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McLuhan and the Problem of Media Origins: Primordial Language, Mimesis, and Metaphor

  • The Journal of Aesthetics and Science of Art
  • Abbr : JASA
  • 2023, 69(), pp.82-114
  • DOI : 10.17527/JASA.69.0.04
  • Publisher : 한국미학예술학회
  • Research Area : Arts and Kinesiology > Other Arts and Kinesiology
  • Received : April 16, 2023
  • Accepted : May 13, 2022
  • Published : June 30, 2023

Yong-Sung Paik 1

1경희대학교

Accredited

ABSTRACT

This paper discusses the central thesis of Marshall McLuhan’s posthumous work, The Laws of Media: A New Science, which is that media are metaphors: that they are a form of language and as such are metaphors that translate experience from one form to another. This raises the question of the origins of spoken language (the medium) itself, because if we do not capture how the first words become metaphors, we are left with a seemingly self-evident unbridgeable gap between literal and figurative meanings. Foster argues that humanity’s first words were born out of a process of symbolization through affective mimesis, and that “phememes” then constitute the first media translations and metaphors of human experience. This is consistent with McLuhan’s emphasis on layers of primordial mimesis. McLuhan’s metaphor theory gains its ontological source through the translational function of these phememes and the origin of the figure/ground dynamic that he himself emphasizes. We also critically discuss the limitations of a transmission-theoretic or left-brain approach to metaphor theory. McLuhan’s metaphor theory thus extends beyond language in the narrow sense to the medium as a whole, and in particular to the quadruple action of the medium’s tetrad.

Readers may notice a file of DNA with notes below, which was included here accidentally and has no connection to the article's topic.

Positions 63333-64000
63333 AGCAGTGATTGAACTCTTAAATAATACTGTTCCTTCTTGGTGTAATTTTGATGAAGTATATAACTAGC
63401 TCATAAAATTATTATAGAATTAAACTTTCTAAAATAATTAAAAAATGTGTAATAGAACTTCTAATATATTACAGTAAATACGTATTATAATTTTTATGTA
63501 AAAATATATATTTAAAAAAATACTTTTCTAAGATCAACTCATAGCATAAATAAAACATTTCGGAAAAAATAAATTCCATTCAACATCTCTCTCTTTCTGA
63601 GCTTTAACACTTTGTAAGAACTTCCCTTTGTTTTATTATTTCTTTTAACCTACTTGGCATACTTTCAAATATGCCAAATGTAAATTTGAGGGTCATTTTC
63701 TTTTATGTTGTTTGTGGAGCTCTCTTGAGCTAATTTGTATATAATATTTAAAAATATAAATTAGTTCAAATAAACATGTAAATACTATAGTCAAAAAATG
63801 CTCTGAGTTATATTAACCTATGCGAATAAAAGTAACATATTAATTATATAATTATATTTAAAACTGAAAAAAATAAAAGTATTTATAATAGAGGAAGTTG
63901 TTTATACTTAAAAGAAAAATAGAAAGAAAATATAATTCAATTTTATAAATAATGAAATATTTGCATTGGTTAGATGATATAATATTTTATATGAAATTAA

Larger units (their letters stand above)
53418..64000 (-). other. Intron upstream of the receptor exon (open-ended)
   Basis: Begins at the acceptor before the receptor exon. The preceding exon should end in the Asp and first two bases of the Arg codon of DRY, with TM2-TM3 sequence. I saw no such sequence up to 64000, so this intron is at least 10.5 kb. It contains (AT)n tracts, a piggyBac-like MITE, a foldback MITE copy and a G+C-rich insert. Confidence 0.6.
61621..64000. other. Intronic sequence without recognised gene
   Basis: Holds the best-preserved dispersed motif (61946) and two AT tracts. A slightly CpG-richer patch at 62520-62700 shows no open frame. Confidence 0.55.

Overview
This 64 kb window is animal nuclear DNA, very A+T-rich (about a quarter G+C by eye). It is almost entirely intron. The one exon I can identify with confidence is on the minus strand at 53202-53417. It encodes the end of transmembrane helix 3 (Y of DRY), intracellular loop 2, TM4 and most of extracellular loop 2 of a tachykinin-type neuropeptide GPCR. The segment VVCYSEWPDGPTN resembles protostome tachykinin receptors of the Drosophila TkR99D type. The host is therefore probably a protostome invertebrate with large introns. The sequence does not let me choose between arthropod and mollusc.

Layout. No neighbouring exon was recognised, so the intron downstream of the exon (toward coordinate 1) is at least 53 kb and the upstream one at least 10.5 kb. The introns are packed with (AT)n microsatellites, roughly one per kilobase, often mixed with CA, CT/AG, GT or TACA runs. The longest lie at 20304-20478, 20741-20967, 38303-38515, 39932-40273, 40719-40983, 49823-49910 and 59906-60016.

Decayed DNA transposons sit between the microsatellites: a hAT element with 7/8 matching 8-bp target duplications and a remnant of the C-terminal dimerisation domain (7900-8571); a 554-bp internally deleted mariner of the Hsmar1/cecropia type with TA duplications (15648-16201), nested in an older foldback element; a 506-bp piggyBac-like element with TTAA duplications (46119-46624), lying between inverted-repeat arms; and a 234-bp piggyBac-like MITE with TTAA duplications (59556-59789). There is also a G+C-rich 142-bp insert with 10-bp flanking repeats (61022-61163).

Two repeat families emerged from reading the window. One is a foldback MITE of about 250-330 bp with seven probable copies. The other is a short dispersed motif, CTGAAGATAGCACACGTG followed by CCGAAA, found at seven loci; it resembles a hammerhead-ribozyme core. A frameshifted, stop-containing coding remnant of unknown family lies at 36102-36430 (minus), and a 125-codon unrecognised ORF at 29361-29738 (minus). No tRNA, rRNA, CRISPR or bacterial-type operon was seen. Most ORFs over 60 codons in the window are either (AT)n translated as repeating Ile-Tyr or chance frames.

Citation status

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